Source: Watford Observer
An unidentified coin is a piece of metal. An identified coin is a piece of history.

Offline Bimat

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Re: Holiday guide - museums
« Reply #139 on: May 19, 2013, 07:32:49 AM »
LD Museum to get new gallery for coins next month

TNN | May 19, 2013, 02.02 AM IST

AHMEDABAD: The city-based Lalbhai Dalpatbhai Museum is all set to get a new gallery - PT Munshaw Coin Gallery - from the next month consisting of more than 300 coins from the time span of 2,500 years. The museum officials held a preview of the collection to mark the World Museums' Day on Saturday. The gallery is slated to be inaugurated officially on June 6.

"Right from the punch-marked coins used in western parts of the country in 600 BC to British India's coins, the collection encompasses a huge geographic area and time period. The collection has coins having origins in cultures such as Roman, Indo-Greek, Kshatrapa, Kushana, Indo-Scythian, Gupta, Gujarat Sultanate and Mughal. Every coin tells a story of that time period, culture and religious beliefs. It also provides an idea of the progress made by a civilization in metallurgy," said LD Museum director Prof Ratan Parimoo.

The museum also held a talk on the subject 'Collection of Coins and its Management' where address was delivered by Prof Ramji Savaliya, director of BJ Institute of Learning. Savaliya elaborated on the history of coinage in Gujarat and stated that the researchers are yet to find the minted coins during Solanki dynasty, considered to be the most illustrious period of the state history. "There have been some coin finds, but its authenticity is yet to be checked," he said.

Source: Times of India
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Offline Figleaf

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Re: Holiday guide - museums
« Reply #140 on: June 17, 2013, 12:31:41 PM »
100 old coins handed over to Currency Museum
June 13, 2013

Bangladesh Numismatic Collectors’ Society today handed over 100 coins of different eras to the Currency Museum of Bangladesh Bank, reports BSS.

Bangladesh Bank Governor Dr Atiur Rahman received the old coins from general secretary of Bangladesh Numismatic Collectors’ Society and retired deputy conservator of forests MA Kashem at a simple ceremony held at the central bank building in the city.

The historically significant deposited coins included 48 of the Alauddin Hossain Shah era, 29 of Nasiruddin Nusrat Shah, four of Shamsuddin Ilyas Shah, five of Sikandar Shah, three of Siasuddin Azam Shah, three of Rukunuddin Barbak Shah, two of Nasiruddin Mahmud, one of Mahmud Shah, one of Shahjahan, two of Badsha Alamgir (II), one of Islam Shah and one of the Shah Alam era.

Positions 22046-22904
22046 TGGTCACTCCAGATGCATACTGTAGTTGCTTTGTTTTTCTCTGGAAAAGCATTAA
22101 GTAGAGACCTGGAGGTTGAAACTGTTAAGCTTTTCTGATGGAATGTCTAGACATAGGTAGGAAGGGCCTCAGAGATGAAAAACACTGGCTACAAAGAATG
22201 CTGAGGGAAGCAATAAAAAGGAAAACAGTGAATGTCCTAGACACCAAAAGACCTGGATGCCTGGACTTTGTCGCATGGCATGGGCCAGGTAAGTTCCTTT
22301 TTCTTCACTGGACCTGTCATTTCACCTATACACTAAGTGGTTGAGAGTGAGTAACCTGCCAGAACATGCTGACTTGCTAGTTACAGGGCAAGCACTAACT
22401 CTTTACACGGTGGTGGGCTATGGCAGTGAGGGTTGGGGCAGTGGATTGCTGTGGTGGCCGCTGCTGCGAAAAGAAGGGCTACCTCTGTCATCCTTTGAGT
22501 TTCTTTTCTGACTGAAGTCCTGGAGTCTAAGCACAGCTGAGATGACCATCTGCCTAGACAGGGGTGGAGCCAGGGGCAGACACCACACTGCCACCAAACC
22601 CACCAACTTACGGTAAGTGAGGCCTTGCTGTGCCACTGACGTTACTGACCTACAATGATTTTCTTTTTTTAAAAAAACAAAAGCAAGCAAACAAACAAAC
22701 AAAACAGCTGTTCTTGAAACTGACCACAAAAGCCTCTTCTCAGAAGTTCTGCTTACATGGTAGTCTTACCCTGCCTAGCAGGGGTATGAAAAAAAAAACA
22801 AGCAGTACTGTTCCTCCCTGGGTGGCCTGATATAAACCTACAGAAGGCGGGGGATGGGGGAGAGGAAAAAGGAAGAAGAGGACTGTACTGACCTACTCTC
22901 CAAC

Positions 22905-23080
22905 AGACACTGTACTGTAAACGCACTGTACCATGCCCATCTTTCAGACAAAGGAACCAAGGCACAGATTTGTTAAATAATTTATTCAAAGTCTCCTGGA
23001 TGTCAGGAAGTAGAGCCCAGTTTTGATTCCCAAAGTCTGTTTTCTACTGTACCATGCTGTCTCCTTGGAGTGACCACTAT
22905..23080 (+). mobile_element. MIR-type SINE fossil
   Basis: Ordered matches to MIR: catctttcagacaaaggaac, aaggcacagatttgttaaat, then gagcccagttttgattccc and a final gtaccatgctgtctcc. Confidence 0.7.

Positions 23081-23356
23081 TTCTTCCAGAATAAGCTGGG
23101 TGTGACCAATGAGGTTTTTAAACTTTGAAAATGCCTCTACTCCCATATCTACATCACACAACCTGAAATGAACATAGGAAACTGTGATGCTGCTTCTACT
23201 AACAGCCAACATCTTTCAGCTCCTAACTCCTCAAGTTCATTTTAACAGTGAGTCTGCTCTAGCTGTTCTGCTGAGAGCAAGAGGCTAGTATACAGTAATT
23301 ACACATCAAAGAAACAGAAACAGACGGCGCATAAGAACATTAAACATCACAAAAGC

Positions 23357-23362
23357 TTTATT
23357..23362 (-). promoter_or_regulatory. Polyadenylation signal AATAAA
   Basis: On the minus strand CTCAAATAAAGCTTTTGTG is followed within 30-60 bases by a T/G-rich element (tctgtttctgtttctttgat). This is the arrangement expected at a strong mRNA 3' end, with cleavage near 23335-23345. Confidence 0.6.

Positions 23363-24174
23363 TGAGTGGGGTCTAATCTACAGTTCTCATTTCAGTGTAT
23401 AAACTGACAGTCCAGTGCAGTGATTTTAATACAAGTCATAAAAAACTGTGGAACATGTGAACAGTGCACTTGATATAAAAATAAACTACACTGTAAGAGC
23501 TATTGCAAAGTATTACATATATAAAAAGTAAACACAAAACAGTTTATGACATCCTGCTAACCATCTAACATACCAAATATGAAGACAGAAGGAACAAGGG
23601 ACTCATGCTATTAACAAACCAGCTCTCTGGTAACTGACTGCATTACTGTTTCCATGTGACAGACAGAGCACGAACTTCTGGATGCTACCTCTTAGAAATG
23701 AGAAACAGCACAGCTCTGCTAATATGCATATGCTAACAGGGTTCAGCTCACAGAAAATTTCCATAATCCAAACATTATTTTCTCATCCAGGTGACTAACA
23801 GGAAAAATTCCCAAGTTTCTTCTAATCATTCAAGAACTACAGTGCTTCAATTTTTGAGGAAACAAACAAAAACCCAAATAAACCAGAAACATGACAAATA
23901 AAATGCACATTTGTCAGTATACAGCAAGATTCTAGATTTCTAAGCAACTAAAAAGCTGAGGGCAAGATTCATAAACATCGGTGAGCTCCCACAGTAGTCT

Expressing his appreciation in people of the society who are coming forward to enrich the collections of the Currency Museum of the bank, Dr Atiur Rahman said those institutions and individuals who would handover old coins as presents to the museum would be gladly accepted and the presenters would be properly recognised.

Work on converting the currency museum of Bangladesh Bank as a full-fledged “Taka Jadughar” on a large sphere is now going on by setting it up on the premises of Bangladesh Bank Training Academy.

Efforts are already on to collect old coins and install digital signage, touch screens, LCD monitors etc to equip the “Taka Jadughar” into a modern, prosperous, state of the art, rich in information and technology-based museum.

Source: Dhaka Tribune
An unidentified coin is a piece of metal. An identified coin is a piece of history.

Offline chrisild

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Re: Holiday guide - museums
« Reply #141 on: July 26, 2013, 03:22:57 PM »
Kraków: Emeryk Hutten-Czapski Museum

An important event for enthusiasts and numismatists alike, the exhibition also aims to augment the ranks of devotees to the field, particularly in view of the fact that plans for 2013 include the opening, after an interval of more than seventy years, of the Emeryk Hutten-Czapski Museum.

This museum in Kraków (Cracow, PL) is now open - it has the largest collection of Polish coins, and many other "coin related" objects such as 8,000 books. The man whose collection started all this, Emeryk Hutten-Czapski, never saw the museum; he died in 1896 while the museum named after him opened in 1901.

The museum had to be closed in WW2, and in the post-war years the collection was not shown either. Maybe for political reasons; maybe cost issues influenced the decision too. A month ago the rebuilt Emeryk Hutten-Czapski Museum, which is a department of the Kraków National Musem (NMK), opened its doors again. Parts of the collection will, at a later stage, also be available online.